To recite at the inauguration of a U.S. president is to occupy what must be the biggest poetry platform on earth. When Amanda Gorman took the stage on Jan. 20, there was a collective swiveling of heads: Who’s that? The inaugural poet was 22 years old and recited a work of about 700 words. The register of the poem was optimism, the language was direct and the imagery simple: light, dawn, shade, sea. The poem’s prescription to “let us leave behind a country better than the one we were left” plowed deliberately into cliché, but Gorman stuck the landing — partly because of the context and mostly because of her delivery. It was exactly the right text for the occasion.
That poem, “The Hill We Climb,” drew on Gorman’s strengths: the rhythm of her syllables, the vigor of her performance, and her gift for concealing razor blades in lines of pillowy hope. Take the following stanza:
We, the successors of a country and a time
Where a skinny Black girl,
Descended from slaves and raised by a single mother,
Can dream of becoming president,
Only to find herself reciting for one.
The blade, if you overlooked it, is “Only to find herself reciting for one,” which can be read in at least two ways. Maybe it’s a plain acknowledgment of Gorman’s triumph; she was one of just six poets to read at an American inauguration, and by far the youngest. Maybe it’s a tart observation about performing a service (an honorable and prestigious service, but a service) for a politician with a troubled record on, among other things, race — something that Gorman, who is keenly interested in American history, would not have missed. That “only” is either an expression of wonderment or, read in the sense of “merely,” a skeptically raised eyebrow. Nested inside the line’s ambiguity is yet another one, embedded within the phrase “to find herself.” To find oneself is an act of self-invention; to find oneself doing something suggests the passive and aimless opposite of self-invention.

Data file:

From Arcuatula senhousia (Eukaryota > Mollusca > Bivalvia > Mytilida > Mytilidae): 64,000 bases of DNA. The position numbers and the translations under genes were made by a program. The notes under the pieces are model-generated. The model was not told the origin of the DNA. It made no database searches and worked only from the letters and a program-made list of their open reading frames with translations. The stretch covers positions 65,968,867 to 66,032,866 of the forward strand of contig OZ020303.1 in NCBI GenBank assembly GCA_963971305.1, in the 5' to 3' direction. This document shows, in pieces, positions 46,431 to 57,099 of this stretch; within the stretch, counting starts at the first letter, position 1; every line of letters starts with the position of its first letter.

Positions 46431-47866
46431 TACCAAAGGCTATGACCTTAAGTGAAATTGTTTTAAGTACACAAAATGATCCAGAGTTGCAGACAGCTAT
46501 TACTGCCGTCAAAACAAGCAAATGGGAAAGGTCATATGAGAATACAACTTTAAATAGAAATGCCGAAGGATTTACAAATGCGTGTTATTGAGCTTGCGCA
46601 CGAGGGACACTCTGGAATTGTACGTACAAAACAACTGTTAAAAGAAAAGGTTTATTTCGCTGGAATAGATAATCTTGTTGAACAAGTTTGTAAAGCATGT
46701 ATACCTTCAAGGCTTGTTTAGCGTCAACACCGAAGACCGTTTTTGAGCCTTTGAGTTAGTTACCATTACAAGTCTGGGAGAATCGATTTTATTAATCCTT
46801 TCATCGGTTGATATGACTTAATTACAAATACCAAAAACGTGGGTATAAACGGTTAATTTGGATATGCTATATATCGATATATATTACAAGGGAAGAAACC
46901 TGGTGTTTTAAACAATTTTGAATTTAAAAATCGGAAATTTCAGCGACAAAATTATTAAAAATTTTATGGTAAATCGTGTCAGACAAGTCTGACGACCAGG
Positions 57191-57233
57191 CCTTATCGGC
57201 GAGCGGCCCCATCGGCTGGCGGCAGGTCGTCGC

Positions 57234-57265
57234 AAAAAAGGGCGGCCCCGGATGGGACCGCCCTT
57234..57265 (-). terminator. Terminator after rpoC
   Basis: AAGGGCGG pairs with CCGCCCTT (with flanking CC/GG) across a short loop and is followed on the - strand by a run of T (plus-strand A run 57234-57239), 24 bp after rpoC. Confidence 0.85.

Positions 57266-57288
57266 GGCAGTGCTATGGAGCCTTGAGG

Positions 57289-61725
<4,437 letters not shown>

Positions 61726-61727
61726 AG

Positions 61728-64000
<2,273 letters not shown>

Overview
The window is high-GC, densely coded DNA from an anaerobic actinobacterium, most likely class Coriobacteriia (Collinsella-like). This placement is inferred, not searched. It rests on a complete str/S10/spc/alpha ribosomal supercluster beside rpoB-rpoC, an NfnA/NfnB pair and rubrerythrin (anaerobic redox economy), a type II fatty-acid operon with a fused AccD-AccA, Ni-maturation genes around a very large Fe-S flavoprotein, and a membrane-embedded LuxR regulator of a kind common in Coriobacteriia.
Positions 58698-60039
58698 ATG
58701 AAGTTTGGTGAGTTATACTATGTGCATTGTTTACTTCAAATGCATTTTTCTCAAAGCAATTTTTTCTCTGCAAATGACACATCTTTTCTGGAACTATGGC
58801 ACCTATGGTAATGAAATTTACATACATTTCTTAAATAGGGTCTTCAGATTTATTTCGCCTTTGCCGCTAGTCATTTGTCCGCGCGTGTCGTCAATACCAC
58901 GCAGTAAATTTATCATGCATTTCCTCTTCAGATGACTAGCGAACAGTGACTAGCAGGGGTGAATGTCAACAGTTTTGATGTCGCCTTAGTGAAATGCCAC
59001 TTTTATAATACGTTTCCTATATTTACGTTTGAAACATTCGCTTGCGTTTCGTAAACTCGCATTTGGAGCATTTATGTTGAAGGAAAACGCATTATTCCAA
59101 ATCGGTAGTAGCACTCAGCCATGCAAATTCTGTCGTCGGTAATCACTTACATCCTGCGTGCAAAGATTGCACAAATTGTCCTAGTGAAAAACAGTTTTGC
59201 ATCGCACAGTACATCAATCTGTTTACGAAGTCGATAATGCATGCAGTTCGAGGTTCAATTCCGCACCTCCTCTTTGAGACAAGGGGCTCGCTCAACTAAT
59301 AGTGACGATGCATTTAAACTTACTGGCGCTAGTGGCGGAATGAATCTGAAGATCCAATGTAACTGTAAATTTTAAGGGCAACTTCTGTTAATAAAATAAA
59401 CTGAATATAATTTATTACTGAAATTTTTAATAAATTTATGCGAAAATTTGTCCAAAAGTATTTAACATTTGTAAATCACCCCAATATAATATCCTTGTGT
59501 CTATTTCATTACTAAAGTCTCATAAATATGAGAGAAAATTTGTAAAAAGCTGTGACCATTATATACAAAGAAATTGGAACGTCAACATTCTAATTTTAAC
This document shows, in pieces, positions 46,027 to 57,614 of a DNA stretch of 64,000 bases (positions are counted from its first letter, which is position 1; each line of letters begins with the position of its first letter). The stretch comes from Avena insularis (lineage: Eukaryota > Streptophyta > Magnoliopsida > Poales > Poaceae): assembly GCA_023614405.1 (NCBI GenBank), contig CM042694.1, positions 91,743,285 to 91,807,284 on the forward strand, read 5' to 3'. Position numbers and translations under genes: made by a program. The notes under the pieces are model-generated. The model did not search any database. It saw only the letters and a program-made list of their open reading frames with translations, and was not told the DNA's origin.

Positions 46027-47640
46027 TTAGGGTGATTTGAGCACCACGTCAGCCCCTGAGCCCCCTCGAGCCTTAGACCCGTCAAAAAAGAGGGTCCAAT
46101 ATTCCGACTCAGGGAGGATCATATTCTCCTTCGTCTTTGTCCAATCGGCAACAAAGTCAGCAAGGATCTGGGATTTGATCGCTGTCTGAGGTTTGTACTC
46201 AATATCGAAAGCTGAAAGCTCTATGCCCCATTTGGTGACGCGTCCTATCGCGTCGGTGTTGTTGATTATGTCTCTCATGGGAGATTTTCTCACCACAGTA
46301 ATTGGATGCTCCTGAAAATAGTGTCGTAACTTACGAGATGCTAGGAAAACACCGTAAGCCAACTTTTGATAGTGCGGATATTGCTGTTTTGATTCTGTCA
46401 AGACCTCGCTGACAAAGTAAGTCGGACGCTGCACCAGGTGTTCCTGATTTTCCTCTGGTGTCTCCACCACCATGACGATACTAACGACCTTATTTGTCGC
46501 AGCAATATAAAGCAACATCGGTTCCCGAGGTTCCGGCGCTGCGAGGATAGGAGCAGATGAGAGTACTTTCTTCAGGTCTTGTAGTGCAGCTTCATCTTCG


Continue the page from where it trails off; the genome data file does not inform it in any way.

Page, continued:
All of which is to say: If Gorman’s performance was widely perceived as existing in one mode — an exuberant call to action and, per the assignment, a meditation on unity — its effect on the page is more subtle, and strewn throughout with subversive detonations. “The Hill We Climb” is the final poem in “Call Us What We Carry,” a sprawling collection with references ranging from “Ghostbusters” to Shakespeare to Carly Simon to Plato and influences that include Anne Carson, Lucille Clifton, Abraham Lincoln and Homer.